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Keryx (NASDAQ: KERX ) is a development-stage biotech company currently awaiting approval of its NDA for phosphate binder drug Zerenex (ferrous citrate). This niche kidney failure space, which generated more than $1 billion in annual sales in 2009, already includes a few major contenders to Zerenex.
These heavy hitters include Sanofi's (NYSE: SNY ) Renagel, Fresenius' Phoslo, and generic calcium acetate versions of Phoslo. Additionally, Impax Laboratories (NASDAQ: IPXL ) intends to market a generic sevelamer product following for Renagel's 2014 patent expiration.
A major splash from Zerenex in the phosphate binder arena would likely pull significant market share away from these contenders. Impax in particular has much to lose given wavering earnings confidence among investors who see new generic product opportunities as an avenue back to brighter days.
With these major competitors already occupying the space, investors should be asking what, if anything, gives Zerenex a clinical advantage in this highly competitive market?
Everybody is special in their own way
The differences between Renagel, Phoslo, and Zerenex are summarized below:
Renagel is a polymer-based phosphate binder that has minimal effect on blood levels other than phosphate and is generally free of major side effects. The drug is relatively expensive compared to its cousin, Phoslo, but a generic product slated for release in 2014 is likely to significantly reduce the cost barrier for many patients.
Phoslo (calcium acetate)
Phoslo (and its generic equivalents) is the old workhorse of phosphate binders and is well recognized as such by many prescribers. While Phoslo is inexpensive, it is inappropriate for use in some patients with advanced kidney failure characterized by abnormally high calcium levels and can sometimes decrease the effectiveness of other medications taken at the same time. Both Phoslo and Renagel are effective in their use as phosphate binders though some conflicting studies have shown one superior than the other.
Zerenex (ferrous citrate)
Zerenex is an iron-based phosphate binder that can potentially reduce the need for intravenous iron replacement and red blood cell stimulation. Phase 3 trial results show Zerenex is statistically non-inferior in terms of effectiveness when compared to Renagel and Phoslo.
Niche or too niche?
One of Zerenex's major potential advantages over competing products is its potential in preventing patients from requiring expensive anemia treatments or at least shortening the amount of time patients will need to undergo those treatments.
This may seem like a major advantage. In fact, Keryx bulls have recently rushed to point out Zerenex Phase 3 results indicate a 52% decrease in the need for intravenous iron and 27% decrease in the need for costly Erythropoetin Stimulating Agents (ESAs) in trial subjects as a blockbuster advantage.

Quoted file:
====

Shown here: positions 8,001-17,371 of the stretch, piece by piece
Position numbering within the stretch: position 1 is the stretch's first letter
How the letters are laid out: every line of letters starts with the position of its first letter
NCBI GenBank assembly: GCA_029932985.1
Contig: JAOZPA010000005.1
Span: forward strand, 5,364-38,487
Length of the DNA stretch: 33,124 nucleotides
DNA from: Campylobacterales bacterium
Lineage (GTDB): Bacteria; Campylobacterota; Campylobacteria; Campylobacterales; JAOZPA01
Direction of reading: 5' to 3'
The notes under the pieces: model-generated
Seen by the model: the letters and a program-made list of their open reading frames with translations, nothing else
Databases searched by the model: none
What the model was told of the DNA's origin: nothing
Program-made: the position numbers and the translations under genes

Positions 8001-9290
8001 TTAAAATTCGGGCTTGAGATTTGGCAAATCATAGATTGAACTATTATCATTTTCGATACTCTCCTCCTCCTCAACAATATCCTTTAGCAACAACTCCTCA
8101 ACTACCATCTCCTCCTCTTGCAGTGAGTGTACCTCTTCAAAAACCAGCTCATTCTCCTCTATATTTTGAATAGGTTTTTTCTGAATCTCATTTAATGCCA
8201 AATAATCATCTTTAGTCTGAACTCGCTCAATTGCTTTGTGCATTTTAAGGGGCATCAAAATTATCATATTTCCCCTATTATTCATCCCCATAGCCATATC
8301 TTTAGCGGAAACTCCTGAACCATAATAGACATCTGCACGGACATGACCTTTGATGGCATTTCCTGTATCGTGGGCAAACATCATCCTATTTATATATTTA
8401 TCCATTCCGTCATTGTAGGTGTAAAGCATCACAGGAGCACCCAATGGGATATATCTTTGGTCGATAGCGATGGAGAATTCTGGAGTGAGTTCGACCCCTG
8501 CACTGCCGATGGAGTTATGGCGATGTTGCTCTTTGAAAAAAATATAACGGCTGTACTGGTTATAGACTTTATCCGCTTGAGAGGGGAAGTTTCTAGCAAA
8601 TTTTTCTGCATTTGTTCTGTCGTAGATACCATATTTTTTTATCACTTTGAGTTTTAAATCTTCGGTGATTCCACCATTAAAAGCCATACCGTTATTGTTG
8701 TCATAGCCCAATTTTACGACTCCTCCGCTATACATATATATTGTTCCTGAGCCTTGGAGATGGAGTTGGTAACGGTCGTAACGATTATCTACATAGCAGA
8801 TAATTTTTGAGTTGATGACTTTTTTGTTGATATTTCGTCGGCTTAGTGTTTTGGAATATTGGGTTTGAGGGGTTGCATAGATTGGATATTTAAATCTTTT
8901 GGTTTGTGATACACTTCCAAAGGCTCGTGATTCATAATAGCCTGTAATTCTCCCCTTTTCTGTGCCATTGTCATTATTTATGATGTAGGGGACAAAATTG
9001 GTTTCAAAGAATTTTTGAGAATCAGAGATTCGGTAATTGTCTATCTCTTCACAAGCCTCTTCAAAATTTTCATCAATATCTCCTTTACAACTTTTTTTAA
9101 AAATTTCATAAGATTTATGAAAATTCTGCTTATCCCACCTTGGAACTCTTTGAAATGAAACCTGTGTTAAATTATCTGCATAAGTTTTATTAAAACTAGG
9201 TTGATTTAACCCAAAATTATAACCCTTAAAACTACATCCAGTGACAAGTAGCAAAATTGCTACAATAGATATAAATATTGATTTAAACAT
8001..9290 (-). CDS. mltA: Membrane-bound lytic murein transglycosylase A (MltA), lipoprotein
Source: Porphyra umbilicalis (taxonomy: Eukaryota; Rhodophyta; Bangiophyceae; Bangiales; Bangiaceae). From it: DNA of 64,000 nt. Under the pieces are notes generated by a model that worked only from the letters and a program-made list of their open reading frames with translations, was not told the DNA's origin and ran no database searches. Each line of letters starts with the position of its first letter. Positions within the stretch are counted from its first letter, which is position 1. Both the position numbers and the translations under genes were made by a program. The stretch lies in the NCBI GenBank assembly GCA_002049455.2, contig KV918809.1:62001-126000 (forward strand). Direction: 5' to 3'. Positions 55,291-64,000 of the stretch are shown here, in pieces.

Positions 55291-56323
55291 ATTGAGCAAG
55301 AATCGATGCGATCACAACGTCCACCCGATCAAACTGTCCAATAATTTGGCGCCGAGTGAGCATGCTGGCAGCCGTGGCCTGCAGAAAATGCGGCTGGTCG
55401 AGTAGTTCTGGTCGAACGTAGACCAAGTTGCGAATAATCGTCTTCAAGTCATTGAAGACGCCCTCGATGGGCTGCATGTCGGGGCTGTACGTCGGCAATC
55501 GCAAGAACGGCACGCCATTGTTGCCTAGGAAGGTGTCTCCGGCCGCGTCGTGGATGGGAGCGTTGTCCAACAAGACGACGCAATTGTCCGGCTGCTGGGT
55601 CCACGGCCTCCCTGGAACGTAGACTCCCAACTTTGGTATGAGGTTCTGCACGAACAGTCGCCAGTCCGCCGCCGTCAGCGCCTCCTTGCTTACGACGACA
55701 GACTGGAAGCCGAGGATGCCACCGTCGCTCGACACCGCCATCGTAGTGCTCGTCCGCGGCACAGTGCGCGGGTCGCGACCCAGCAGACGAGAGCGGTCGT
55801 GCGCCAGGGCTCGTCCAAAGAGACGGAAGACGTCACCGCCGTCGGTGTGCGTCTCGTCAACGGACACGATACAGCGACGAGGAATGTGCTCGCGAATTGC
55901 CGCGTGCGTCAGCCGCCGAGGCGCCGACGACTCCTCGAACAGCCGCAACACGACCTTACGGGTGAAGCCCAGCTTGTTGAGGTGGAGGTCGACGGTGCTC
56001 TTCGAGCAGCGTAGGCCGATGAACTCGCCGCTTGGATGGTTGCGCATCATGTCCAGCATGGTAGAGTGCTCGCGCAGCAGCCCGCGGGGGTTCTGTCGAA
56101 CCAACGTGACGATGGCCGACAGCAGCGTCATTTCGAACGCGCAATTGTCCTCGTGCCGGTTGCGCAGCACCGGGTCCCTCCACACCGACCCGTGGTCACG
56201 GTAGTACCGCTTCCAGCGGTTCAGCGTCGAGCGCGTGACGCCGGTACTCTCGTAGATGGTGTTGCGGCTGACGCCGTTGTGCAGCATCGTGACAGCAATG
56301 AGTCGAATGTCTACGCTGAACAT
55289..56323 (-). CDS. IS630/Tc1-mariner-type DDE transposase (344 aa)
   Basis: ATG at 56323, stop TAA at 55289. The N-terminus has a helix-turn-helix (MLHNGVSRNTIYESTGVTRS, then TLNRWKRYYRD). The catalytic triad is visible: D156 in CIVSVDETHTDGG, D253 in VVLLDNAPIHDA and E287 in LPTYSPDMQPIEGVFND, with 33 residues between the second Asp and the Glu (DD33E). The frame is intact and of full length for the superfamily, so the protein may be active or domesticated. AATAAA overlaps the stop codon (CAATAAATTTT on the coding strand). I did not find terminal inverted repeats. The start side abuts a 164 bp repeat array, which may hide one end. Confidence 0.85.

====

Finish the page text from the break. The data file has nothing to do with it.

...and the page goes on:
However, the trial design compared Zerenex head-to-head against non-iron based competitors, suggesting that investors should almost obviously expect better anemia-related results. Furthermore, non-Zerenex patients were explicitly prevented from receiving iron replacement.
Claims of lowered pill burdens are similarly inflated given trial patients received as many as three capsules of Zerenex per dose- more or less on par with its competitors.
There are plenty of iron replacement products already commonly used as separate agents. In patients that require both phosphate binding and iron replacement, there is not necessarily a compelling case to use Zerenex instead of a combination of a competing phosphate binder and a separate iron replacement product. This would be doubly true if that Zerenex enters the market priced too high to offer a cost effective alternative.
In other words, while Zerenex results show undeniable promise with mild side effects and potential usefulness in anemia, there is still some reasonable concerns about its market viability. Another risk is that Zerenex may not necessarily capture enough market share to make it a winning product against generic competitors that prescribers have known for years.
Good news, bad news
The results suggest that Zerenex is likely to receive FDA approval. The Phase 3 trials establish Zerenex's effectiveness in binding phosphate and there are few if any concerns that stand in the way. This has sent Keryx shares soaring more than 30%.
That being said, some of the claims surrounding Zerenex's ability to decrease need for iron replacement and ESAs may be suffering from a degree of unchecked enthusiasm. With tried and true competitors among both phosphate binders and iron supplements becoming cheaper thanks to patent expiration, I believe that Keryx needs to approach this market wisely and collect post-marketing data to further establish its clinical utility.
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